1. A DSLR camera with a 200mm+ telephoto lens or a point and shoot camera that has an optical zoom capability.
  2. A stable tripod.
  3. Remote camera trigger (optional). If you do not have one, a timer in your camera will also work

If you want to enlarge the moon and show the details of the moon surface, a good telephoto lens longer than 200mm is almost required. The longer the lens, the better. If you have a telephoto lens that can take teleconverters, I highly recommend adding a teleconverter to increase the overall focal length. For example, a 1.4x teleconverter will increase the focal length of a 300mm lens by 40% or to 420mm total, while a 2.0x teleconverter will increase the focal length of the same lens to 600mm. The only thing to keep in mind, is that teleconverters negatively impact image quality and decrease the maximum aperture of the lens, so if you had a 300mm f/4 lens, it would essentially become a 420mm f/5.6 lens (which is not that big of a deal, because you will be using higher apertures for moon photography anyway). As the focal length is increased, camera shake can also become a big problem. At long focal lengths of 300mm and above, even a slight move can screw up the picture. That’s why if you are using a telephoto lens, a stable tripod is required to be able to produce a sharp image of the moon. Having a remote camera trigger also helps reduce the camera shake and if you have a Mirror Lock Up (MLU) feature in your camera, you can almost completely eliminate all vibrations.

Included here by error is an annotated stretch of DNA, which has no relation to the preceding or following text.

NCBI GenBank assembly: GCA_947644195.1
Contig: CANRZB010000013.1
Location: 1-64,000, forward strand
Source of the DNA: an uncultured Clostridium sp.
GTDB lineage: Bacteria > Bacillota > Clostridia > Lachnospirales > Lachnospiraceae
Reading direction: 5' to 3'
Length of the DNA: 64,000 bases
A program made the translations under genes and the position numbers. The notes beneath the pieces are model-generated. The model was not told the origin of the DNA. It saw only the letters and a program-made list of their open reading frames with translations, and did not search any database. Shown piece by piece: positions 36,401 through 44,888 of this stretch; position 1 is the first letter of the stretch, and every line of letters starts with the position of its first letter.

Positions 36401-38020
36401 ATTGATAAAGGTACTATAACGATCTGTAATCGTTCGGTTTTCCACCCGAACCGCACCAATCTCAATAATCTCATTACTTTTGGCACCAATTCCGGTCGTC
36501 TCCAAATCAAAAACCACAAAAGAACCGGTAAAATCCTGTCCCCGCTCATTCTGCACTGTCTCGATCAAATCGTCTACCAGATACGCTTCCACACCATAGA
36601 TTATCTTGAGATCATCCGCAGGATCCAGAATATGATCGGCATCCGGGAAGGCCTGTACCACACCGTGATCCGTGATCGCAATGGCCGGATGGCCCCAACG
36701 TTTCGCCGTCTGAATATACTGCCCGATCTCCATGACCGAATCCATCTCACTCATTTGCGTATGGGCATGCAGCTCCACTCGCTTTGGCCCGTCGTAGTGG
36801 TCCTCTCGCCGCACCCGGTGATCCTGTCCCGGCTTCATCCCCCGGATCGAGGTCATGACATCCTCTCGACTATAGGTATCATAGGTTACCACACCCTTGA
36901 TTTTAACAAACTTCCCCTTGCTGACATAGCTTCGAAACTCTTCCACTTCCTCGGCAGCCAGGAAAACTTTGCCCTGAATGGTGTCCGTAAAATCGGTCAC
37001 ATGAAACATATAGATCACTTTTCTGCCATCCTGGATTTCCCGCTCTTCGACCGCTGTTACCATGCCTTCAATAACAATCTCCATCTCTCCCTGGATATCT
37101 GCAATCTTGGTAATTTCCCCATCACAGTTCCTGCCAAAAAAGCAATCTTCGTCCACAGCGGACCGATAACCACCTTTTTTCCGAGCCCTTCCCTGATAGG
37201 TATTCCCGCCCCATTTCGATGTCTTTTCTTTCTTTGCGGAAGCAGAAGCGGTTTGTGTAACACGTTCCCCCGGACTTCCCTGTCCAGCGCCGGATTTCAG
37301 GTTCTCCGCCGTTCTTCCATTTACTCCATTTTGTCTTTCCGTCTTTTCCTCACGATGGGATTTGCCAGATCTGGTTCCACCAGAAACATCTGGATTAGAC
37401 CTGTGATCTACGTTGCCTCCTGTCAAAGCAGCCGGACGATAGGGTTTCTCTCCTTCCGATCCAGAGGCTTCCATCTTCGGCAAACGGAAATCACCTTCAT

The best setup for moon photography is an astro-telescope with a camera mount. Basically, you mount a digital camera to a telescope, which works as a long telephoto lens. But those setups can get very expensive and are suited best for dedicated astrophotography.

5) How to photograph just the moon

To photograph just the moon by itself, without any objects in the foreground, you will need a long telephoto lens like explained above to magnify the moon and try to fill as much of the frame as possible. Even with a good telephoto lens setup though, you will most likely be cropping the final image, simply because only a telescope would be able to provide enough magnification to fill the entire frame. With your telephoto lens mounted in your camera, secure it on a tripod and point at the moon. Make sure that your tripod is good and stable enough to accommodate and hold your lens and your camera. When it comes to shutter speedaperture and ISO, here is what I recommend for general use: